- Cheney declined to commit at this time but left the door open for a potential challenge in the 2024 election.
- “Substantive” bipartisan debate is crucial to moving America forward, says Cheney.
- Her obligation to the Constitution and the rule of law, she said, is what she holds paramount and what drives all of her actions.
Liz Cheney Calls for More Bipartisan ‘Substantive’ Debate, Wouldn’t ‘Rule Out’ Presidential BidJune 1, 2023
In an electrifying conversation with WDIV-TV anchor Devin Scillian at the Mackinac Policy Conference, former U.S. Representative Liz Cheney reiterated her dedication to the rule of law and her outspoken opposition to the party of Trump, despite what it has cost her politically. In discussing her lack of regret, she said, “After it became clear that Donald Trump was willing to go to war with the rule of law there was no moment where there was another possible honorable choice. When I look back at each step of the way, I did what my duty compelled me to do.”
Discussing Donald Trump’s Republican party and the fallout after Jan. 6, 2021, Cheney insisted that “allegiance to the Constitution is the most important thing” in American political life, less so than to a political party. “You have to defend it even — and I would say especially — when it hurts you politically.”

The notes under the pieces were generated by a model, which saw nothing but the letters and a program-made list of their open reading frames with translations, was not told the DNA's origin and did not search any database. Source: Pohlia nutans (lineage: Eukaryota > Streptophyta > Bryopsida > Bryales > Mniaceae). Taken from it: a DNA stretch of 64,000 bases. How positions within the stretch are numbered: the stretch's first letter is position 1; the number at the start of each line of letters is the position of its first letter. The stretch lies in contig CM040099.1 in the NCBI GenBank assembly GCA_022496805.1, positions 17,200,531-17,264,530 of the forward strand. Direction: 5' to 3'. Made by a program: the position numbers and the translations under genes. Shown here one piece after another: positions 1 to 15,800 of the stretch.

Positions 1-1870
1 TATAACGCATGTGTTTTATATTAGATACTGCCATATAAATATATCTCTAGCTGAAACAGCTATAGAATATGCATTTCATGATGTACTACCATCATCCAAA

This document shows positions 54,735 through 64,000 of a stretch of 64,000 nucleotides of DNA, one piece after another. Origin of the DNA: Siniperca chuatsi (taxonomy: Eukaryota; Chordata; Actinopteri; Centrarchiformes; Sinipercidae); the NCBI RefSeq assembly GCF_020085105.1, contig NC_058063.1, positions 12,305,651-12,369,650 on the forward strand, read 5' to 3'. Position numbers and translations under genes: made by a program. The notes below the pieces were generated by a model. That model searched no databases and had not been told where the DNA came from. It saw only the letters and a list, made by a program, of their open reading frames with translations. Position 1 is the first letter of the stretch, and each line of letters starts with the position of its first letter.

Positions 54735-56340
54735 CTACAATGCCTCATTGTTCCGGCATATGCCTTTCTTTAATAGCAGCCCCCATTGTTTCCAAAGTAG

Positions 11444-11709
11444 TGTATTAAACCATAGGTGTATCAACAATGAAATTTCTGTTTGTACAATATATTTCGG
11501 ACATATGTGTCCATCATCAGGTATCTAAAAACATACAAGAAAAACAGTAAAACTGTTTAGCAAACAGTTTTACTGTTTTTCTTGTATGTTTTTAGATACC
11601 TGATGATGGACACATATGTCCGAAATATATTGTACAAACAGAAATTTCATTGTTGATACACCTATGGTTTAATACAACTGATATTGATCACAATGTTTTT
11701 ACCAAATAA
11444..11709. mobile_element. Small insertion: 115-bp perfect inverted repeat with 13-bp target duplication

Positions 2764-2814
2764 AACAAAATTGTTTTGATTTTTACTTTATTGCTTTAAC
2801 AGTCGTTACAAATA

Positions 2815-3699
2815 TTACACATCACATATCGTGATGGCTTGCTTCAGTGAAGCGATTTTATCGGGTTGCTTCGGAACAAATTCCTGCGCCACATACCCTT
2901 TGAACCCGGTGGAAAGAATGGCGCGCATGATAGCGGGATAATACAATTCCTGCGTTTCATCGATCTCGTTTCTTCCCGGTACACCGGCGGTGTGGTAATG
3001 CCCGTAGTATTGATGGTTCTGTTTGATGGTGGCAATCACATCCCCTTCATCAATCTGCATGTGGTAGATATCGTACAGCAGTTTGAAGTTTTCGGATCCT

Cheney did engage in speculation with Scillian when asked if now might be the time for a third political party. “We are now headed to an election that nobody wants,” said Scillian, referring to the presumed Biden-Trump 2024 standoff. “I think that this is a moment where the tectonic plates of our politics are shifting,” said Cheney, “because the peril is so real.”
When Scillian asked directly whether she would consider running for President in 2024 as a third-party candidate, she replied, “I think that we have to have good people, and I don’t know yet what that is going to look like…We have across the board good candidates. We’ll see what happens but I’m not going to rule it out.”
Scillian and Cheney also discussed the role of the media in mediating truth in politics, the role of the Supreme Court, and the need for candid bipartisan conversations. “We need to listen to people — especially people who are that engaged and smart — on the other side of an issue and we need to learn from them,” Cheney said.
She also spoke with some caution about the role of AI, which she said, “could be a tremendously powerful and revolutionary important tool, but it is a very grave danger if we don’t treat it appropriately.”
Concluding with a brief conversation on foreign policy, Cheney noted that the Congressional China committee was one bright example of bipartisan cooperation. Still, she said, while the U.S. had hoped that economic cooperation and trade with China would lead to political amity, China poses a political and cultural threat. “For 20 years,” she said, “China has viewed itself as at war with the United States, and we missed it.”